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Are SaaS businesses the new safeties? Why Polen think they could be recession-resistant investments

29072020_Cloud computing

Are SaaS businesses the new safeties? Why Polen think they could be recession-resistant investments

In a challenging COVID-19 environment, the performance of Polen’s Software-as-a-Service (SaaS) holdings has led the firm to question whether these companies may offer the benefits of typical recession-resistant businesses but with potentially more sustainable growth.

Here’s why:

  • The traditional software business model has significantly evolved toward a SaaS model, which, for some companies, has resulted in stronger business economics and resiliency.
  • A transition to the SaaS model can potentially unlock significant value for a business by addressing the shortcomings of the traditional software model, reducing costs, establishing a recurring revenue stream, and providing more pricing power.
  • Pursuing a SaaS model is a complex process and demands significant upfront investment, but if successful, can result in higher margins and more consistent revenues.
  • In an accelerated digital-first environment, we believe software companies have become even more mission critical to their customers both professionally and personally.

Download the whitepaper here.

In coming weeks, Montgomery will be offering investors access to a concentrated portfolio of outstanding global businesses through the Polen Capital Global Growth Fund. You can read more about the fund here: Polen Global Growth

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Established in 1979, Polen Capital is a high conviction growth investment manager with offices in the US and UK. Polen has been dedicated to serving investors by providing concentrated portfolios of the highest-quality companies for more than three decades. The firm’s established team manages close to US$60 billion in total assets and their longest-running flagship investment strategy has delivered on average double digit annual returns for more than 30 years.

This post was contributed by a representative of Montgomery Investment Management Pty Limited (AFSL No. 354564). The principal purpose of this post is to provide factual information and not provide financial product advice. Additionally, the information provided is not intended to provide any recommendation or opinion about any financial product. Any commentary and statements of opinion however may contain general advice only that is prepared without taking into account your personal objectives, financial circumstances or needs. Because of this, before acting on any of the information provided, you should always consider its appropriateness in light of your personal objectives, financial circumstances and needs and should consider seeking independent advice from a financial advisor if necessary before making any decisions. This post specifically excludes personal advice.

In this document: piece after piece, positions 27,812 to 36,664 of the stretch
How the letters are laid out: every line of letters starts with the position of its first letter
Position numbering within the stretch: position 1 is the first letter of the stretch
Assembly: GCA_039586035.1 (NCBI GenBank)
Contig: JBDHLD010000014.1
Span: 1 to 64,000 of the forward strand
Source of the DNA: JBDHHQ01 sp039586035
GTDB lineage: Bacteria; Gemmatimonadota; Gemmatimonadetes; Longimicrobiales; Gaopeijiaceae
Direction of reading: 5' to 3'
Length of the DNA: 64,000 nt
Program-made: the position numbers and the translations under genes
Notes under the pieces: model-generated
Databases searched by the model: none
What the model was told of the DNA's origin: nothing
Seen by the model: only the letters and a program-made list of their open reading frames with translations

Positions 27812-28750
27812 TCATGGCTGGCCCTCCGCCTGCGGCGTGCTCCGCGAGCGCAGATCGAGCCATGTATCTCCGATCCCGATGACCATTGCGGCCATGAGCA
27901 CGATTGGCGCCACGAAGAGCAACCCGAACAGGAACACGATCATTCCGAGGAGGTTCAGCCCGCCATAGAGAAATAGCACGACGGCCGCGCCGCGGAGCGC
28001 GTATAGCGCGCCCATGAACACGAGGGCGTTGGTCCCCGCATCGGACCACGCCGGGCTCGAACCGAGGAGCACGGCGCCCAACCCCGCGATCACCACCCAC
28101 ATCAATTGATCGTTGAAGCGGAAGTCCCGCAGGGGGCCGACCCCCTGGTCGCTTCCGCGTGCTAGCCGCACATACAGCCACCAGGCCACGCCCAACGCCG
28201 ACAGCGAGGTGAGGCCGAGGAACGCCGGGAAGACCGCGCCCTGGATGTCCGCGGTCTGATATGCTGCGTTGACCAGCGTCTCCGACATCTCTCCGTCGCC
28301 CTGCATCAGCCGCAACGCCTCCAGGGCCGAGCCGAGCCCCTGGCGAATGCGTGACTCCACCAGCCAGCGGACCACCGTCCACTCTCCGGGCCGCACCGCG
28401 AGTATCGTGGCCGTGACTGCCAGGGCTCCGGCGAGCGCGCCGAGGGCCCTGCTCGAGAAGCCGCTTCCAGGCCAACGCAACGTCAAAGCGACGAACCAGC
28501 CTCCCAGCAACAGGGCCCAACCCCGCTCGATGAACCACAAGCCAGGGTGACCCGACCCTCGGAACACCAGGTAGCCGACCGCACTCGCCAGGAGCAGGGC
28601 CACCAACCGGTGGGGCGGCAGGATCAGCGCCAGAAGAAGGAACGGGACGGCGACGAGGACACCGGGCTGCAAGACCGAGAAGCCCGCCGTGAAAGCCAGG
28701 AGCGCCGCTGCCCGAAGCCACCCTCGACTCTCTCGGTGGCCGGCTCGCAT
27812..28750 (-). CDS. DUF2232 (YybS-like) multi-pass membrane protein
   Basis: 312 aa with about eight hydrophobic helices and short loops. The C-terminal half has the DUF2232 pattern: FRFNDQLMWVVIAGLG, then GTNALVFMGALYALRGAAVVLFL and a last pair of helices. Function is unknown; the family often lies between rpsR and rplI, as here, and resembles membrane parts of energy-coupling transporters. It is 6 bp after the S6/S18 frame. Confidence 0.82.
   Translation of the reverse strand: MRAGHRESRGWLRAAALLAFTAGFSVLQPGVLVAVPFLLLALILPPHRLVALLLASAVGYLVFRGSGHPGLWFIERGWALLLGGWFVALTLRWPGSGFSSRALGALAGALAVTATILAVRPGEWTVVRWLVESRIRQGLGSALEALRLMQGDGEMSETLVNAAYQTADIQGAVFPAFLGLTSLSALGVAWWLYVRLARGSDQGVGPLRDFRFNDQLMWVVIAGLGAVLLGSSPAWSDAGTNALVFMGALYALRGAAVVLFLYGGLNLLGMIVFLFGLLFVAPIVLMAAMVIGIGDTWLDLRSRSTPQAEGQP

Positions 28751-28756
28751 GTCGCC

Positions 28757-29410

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2 Comments

  1. In general SAAS is a far better business model than the traditional model of selling perpetual software licences.

    However, my experience is that companies can (and do) turn off SAAS products. I like to ask the following questions when deciding what to do when renewing SAAS licences:

    1) is the software business critical? Nobody likes touching anything truly business critical if they can help it.
    2) are there legal/regulatory risks if I turn off this software?
    3) how many end users are there? If there’s a lot of end users and the system works well nobody really wants to spend the money retraining people and deal with the noise of change.
    4) how many integrations are there? It’s exponentially harder changing software where more things are required to integrate.
    5) How expensive is this software? More money = more effort to get approvals with a few exceptions (e.g. microsoft, salesforce).
    6) how much data/history would you need to import if you change systems. This can be a huge pain.
    And every 5 years orwithout having to suffer the pain of change.
    7) how much effort does IT need to spend to implement the change.
    8) Are there realistic competitors? If so, you can play these companies off against each other to keep them honest. And run tenders every 5 years or so to drive down prices.
    9) Does the software provider add value to customers, or are they determined to extract as much money as possible.
    10) is our current software the “standard”. Companies will often move to the standard but will rarely leave

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